Over two months this winter, Saatvik Ahluwalia knocked on 1,500 doors and he and volunteers for his campaign called 2,000 of his neighbors, asking them to elect him as one of their town’s selectmen. Ahluwalia, 24, lost the race.
He still stood out on election day last week, as one of the few Indian-Americans ever to run for townwide office in Lexington, a community that is 20 percent Asian, the fourth largest percentage in the state. The schools have the state’s second largest percentage of Asian children — 31 percent last year — after Quincy.
Despite the growing population, few Asians have gotten involved in town politics in Lexington. Even beyond running for high-profile offices like the School Committee or the Board of Selectmen, the low participation rate extends to volunteer roles on the town’s multitude of committees. Of the 530 elected and appointed positions held by Lexington residents last year, 3 percent were filled by Asians. Parent-teacher groups in the schools fare a bit better, with Asians holding 13 percent of their board seats.
Ahluwalia was one of four Indian candidates on the March 3 ballot in Lexington, a number that the newspaper India New England called a New England high. He received 1,485 votes, placing third out of three candidates vying for two seats on the Board of Selectmen. Incumbent Norman Cohen got 2,512 votes and Michelle Ciccolo received 3,012.
“I did achieve showing people the town is changing,” Ahluwalia said. “The new town is ready to get involved.”
Last month the town completed an 18-month study into ways to increase participation by Asian residents in town and school affairs, and it cited some potential barriers. The authors of the study found that Asians are, on average, seven years younger than other residents and more likely to be busy with child-rearing. Although most of the town’s Asian residents speak English well, older residents often do not. Some Asians, the report suggested, don’t come from a tradition of participation in local government.
“They don’t have the same type of involvement or inclination to get involved or volunteer with town government as we do here in the States or in Lexington,” said Peter Lee, president of the Chinese American Association of Lexington. “It’s not that they wouldn’t do it. It’s not something that they grew up with.”
In the last few years, the association and the Indian Americans of Lexington have worked to encourage their members to become more involved in town politics. About half of Lexington’s Asian population is Chinese, and Indians account for about 25 percent. People of Korean and Japanese origins make up much of the rest.
Lee estimated that over the years, about eight Chinese residents, including at least two in the recent election, have won town office. “The important thing is it’s trending up,” he said. “Over the last few years, the number has grown.”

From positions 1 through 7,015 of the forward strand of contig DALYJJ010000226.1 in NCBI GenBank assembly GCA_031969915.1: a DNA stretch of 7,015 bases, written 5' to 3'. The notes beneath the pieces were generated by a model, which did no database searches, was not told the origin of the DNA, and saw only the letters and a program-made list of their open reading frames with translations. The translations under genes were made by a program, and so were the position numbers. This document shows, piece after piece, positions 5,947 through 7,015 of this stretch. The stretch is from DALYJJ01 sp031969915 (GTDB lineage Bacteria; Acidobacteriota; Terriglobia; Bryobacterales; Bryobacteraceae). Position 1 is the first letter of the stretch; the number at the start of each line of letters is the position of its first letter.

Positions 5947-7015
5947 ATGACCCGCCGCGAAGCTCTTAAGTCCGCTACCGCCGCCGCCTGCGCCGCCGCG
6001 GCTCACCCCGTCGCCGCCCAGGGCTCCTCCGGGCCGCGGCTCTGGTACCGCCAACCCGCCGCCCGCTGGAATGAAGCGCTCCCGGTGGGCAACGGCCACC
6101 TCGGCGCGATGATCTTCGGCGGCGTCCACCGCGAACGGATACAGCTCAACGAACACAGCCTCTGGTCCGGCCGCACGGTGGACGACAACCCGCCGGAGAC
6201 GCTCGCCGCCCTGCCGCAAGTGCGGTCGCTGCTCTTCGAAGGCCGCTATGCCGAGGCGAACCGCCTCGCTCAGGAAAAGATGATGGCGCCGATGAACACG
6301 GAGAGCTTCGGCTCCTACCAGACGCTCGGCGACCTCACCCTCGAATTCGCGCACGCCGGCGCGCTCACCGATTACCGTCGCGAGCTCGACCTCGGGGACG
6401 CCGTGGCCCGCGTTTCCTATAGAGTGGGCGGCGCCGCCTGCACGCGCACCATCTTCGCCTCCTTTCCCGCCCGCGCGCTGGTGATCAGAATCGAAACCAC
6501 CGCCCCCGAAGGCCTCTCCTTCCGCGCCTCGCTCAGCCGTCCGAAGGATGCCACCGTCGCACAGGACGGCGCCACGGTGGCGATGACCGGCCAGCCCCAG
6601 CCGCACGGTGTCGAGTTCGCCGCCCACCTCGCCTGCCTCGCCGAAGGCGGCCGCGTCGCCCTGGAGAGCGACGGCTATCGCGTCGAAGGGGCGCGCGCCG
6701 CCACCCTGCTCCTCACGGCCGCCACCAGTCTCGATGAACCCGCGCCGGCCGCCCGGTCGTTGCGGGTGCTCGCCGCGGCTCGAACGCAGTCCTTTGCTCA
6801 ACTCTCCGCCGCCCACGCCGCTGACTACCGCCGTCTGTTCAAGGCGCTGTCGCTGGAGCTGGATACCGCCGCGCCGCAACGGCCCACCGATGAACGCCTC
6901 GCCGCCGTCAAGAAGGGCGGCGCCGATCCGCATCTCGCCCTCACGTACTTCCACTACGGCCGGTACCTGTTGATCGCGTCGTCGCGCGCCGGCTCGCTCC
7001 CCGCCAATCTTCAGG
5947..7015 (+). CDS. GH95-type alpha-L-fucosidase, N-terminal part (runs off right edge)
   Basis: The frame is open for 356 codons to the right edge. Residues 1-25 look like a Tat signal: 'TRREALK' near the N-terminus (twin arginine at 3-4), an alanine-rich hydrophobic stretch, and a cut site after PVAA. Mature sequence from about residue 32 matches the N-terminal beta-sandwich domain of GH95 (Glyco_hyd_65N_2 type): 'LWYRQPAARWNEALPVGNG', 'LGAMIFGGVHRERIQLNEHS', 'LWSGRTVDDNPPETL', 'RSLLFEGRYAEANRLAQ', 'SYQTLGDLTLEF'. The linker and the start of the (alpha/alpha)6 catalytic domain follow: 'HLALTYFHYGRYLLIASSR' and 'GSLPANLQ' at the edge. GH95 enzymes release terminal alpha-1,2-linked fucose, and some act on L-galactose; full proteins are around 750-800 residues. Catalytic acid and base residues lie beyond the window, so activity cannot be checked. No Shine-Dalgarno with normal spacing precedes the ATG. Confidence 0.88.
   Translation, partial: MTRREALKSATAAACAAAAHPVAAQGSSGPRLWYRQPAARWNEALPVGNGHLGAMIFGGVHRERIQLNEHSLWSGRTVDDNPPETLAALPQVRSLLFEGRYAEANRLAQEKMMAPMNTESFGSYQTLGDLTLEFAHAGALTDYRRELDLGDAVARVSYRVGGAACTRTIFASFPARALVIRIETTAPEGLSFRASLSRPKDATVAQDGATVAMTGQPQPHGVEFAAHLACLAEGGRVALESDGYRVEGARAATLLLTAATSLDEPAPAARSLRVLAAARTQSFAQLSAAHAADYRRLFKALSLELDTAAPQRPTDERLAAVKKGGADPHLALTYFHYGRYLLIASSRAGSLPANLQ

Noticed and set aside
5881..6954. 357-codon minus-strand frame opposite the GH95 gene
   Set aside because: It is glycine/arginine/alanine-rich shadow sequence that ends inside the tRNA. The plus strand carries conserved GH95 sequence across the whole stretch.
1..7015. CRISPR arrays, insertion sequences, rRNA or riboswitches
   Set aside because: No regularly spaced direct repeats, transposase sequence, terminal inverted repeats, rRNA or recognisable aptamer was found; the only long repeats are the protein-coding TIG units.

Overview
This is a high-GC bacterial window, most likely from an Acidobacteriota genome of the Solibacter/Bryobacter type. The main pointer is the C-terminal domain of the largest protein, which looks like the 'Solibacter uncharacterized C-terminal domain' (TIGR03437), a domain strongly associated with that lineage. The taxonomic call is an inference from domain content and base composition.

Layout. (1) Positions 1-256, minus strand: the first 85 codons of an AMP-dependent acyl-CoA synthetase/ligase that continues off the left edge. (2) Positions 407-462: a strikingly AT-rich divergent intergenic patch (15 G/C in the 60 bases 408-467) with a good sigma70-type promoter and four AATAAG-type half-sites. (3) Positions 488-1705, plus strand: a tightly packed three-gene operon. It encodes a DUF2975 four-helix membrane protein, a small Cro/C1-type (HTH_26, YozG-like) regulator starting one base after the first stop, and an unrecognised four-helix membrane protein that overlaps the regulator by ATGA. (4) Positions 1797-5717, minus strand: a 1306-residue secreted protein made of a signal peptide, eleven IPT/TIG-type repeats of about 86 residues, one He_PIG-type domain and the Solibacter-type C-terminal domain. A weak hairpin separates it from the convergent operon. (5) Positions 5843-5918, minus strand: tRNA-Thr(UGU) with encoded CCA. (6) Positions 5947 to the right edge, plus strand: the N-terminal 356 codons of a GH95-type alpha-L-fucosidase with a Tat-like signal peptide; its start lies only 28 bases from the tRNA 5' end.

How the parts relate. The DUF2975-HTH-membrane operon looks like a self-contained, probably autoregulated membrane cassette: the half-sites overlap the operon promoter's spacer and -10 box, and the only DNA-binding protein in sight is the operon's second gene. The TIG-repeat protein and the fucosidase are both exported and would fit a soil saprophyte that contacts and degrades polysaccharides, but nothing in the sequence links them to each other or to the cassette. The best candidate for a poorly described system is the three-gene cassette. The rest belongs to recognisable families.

The town study found that a lack of information about the types of committee work available keeps Asian residents from volunteering for those groups.
Since the problems of time and culture are difficult to overcome, the group studying Asian participation focused on the issue of committee work. It urged town officials to better publicize the types of committees that need volunteers, as well as how future vacancies will be filled.
“It’s not the civic participation per se that’s important, but it’s having constant contact and open communication that’s important,” said Dan Krupka, chairman of the study committee.
Ahluwalia, the partnership coordinator for YouthTrade, a nonprofit for young entrepreneurs, thinks part of the problem is that many committees meet during the day. He saw a notice for a tourism committee meeting that gathered on a Friday morning.
“There’s no way you can go to that meeting, because you have a job,” he said.
Ahluwalia was elected to Lexington’s Town Meeting last year and became vice president of his precinct. He had early political experience. While he was at Boston University, Ahluwalia was chosen for a fellowship working with Democratic state Representative Jay Kaufman.
Later, he worked for US Representative Edward Markey when the Democrat was running for US Senate, and he was later hired as campaign manager for Cambridge City Councilor Leland Cheung.
Ahluwalia is a Bollywood dancer who speaks Hindi, but he doesn’t like being called an Indian American. He prefers “American of Indian descent.”
“Whether you came on the Mayflower 300 years ago or if you moved here three months ago from any country in the world, you are equally an American if you set your roots here,” he said. “We are a country of immigrants.”
Newer Asian immigrants may not feel truly part of the community.
Ahluwalia said he remembers that when he was a student at Lexington High School, recent immigrants would eat together in one of the school’s two cafeterias. When he went back to the high school recently for a visit, he saw the same dividing lines.
About 70 percent of the Asians in Lexington were either born in the United States or are naturalized citizens. To encourage the others to become more involved in local politics, the town might consider allowing them to vote, said Paul Watanabe, director of the Institute for Asian American Studies at the University of Massachusetts Boston.
Newton, Cambridge, and Amherst have approved measures allowing noncitizens to vote in local elections.
The state Legislature, which must also vote on the proposed change, has not approved their petitions.
20: percent of Lexington population that is of Asian descent
31: percent of students in Lexington Public Schools that are of Asian descent
3: percent of openings on town boards and committees filled by people of Asian descent
Source - Lexington report on the participation by Asians in town government